Stein column: Challenging year ends in joy
After a year of social distancing, I recently got about 200 hugs in a single day. But I think they were meant for somebody else. I think they were meant for the teachers, staff and parents whose efforts got our students through the most challenging year in memory.
After more than a year of health and safety precautions that separated us literally and figuratively, friends and families were able to come together to celebrate the graduating class of 2021, and the jubilation was impossible to contain.
It was my turn to attend Glenwood Springs High School’s graduation ceremony and to hand students their diplomas as they walked across the stage. My job was actually to give a 10-second mini-lesson to each graduate on accepting a diploma, posing for a photo, and navigating across the stage. I had my lesson plan ready: put the diploma in their right hand with my right hand, make eye contact, say “congratulations,” gently grab their left elbow, say “look at the camera,” and then pivot them to their left, break eye contact and look at the camera, so they knew which way to turn.
But, while turning toward the camera, the first student let go of the diploma and unexpectedly came in for a hug. Hmmm.
I repeated variations on the lesson 229 more times, but no matter what I did, nearly every student gave me a hug. The trend followed no demographic patterns: Latino, Anglo, male, female, tall, short — they all wanted a hug. This can mean one of two things: either I’ve become irresistibly huggable for the first time after two decades of handing out diplomas, or the students this year were feeling enormous jubilation and gratitude at making it to the stage.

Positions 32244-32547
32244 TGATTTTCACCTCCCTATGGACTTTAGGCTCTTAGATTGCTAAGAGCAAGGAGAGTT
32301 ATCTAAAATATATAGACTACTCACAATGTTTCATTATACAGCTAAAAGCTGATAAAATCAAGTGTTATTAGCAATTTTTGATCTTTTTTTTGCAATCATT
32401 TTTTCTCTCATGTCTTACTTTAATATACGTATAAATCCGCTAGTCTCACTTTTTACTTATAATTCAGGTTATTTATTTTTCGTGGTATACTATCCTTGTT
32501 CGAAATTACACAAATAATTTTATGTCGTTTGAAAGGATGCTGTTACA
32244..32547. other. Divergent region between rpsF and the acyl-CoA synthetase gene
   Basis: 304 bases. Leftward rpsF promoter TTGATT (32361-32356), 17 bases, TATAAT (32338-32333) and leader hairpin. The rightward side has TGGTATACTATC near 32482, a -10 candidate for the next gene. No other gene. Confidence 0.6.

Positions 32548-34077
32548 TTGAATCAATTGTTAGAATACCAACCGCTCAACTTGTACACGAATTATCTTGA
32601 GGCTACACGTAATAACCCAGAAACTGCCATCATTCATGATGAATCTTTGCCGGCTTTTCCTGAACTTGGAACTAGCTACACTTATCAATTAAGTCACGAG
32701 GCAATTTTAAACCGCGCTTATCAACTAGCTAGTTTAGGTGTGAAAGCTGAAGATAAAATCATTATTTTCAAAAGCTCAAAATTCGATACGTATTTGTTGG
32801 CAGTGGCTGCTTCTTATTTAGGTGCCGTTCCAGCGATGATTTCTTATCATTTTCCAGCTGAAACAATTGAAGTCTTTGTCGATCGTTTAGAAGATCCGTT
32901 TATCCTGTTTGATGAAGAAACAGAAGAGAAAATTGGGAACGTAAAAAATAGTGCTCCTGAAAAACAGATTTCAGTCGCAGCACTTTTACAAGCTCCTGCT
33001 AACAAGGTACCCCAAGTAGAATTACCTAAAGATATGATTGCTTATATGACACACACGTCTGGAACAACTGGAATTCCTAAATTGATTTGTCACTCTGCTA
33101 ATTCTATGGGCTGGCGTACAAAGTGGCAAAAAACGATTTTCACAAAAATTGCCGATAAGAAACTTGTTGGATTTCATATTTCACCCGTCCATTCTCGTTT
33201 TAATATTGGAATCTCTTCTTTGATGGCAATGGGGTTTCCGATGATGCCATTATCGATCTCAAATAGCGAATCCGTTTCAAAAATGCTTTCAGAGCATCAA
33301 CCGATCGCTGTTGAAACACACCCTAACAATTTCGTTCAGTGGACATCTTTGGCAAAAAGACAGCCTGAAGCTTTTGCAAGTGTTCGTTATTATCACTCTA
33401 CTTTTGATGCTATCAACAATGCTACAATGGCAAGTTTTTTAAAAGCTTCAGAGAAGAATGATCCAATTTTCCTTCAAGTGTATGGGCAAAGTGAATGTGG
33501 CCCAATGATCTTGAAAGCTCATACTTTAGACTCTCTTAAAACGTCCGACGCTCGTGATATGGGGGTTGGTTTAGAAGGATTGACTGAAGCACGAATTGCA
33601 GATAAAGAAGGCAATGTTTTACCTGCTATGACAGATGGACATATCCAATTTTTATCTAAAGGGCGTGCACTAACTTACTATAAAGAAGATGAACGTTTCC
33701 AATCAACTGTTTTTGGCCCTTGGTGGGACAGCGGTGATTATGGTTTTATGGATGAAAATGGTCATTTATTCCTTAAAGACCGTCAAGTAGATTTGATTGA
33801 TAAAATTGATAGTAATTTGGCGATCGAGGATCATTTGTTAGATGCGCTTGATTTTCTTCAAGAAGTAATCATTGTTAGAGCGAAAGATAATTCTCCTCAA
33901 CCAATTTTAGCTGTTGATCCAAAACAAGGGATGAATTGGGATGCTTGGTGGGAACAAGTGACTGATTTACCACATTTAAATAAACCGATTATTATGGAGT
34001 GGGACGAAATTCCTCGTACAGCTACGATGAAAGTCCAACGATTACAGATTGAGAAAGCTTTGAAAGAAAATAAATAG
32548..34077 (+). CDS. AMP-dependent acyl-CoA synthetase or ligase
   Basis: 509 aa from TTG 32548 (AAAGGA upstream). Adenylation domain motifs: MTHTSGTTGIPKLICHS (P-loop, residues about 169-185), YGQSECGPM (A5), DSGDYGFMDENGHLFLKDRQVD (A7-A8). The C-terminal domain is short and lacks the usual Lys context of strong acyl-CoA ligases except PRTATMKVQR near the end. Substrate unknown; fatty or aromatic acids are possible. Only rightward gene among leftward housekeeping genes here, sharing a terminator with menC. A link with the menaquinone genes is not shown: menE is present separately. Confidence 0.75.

I’m sure it was the latter.
After a year of obstacles and isolation, those hugs were meant for the teachers, staff and parents whom I was representing on the stage.
During the pandemic, our teachers and staff overcame discomfort and uncertainty, learned new skills at an accelerated rate, managed increased workloads and maintained an inspiring level of creativity and perseverance.
Our parents got unprecedented views into the learning lives of their children, adapted to constant change, and juggled their own workloads with increased roles in supporting their children’s education. The throughline in all these efforts was serving students, reaching out across physical and digital divides, and getting them through the year with learning intact.
As I have shared before, the notion of “learning loss” doesn’t honor the many gains our students and community have experienced over the past year. Our students, staff and families have shown enormous perseverance and resilience, developed deeper empathy and expanded pathways of collaboration. This growth, while an unexpected outcome of living and learning through a pandemic, will serve all of us in the future.
This year’s GSHS graduation speaker, retiring art teacher Tish McFee, talked about the importance of pausing to experience “aesthetic moments” — moments of beauty that happen when we stop to notice the rainbow colors on the paraglider’s sail (as happened while she was speaking), the mathematical pattern in the pinecone’s shell, or the sun reflecting off the frost outside a window on a cold morning.
As we continue to see more normalcy this summer, I hope everyone in our community has an opportunity to stock up on aesthetic moments, whether that be through nature, the arts or sciences, time with friends and family, or wherever you find beauty.
And, I hope you will catch up on hugs.
Rob Stein is superintendent of schools for the Roaring Fork District, including schools in Glenwood Springs, Carbondale and Basalt.
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I’m not often given to public displays of affection, but on the morning of Monday, July 19, I felt it necessary to give an old and dear friend a proper send off.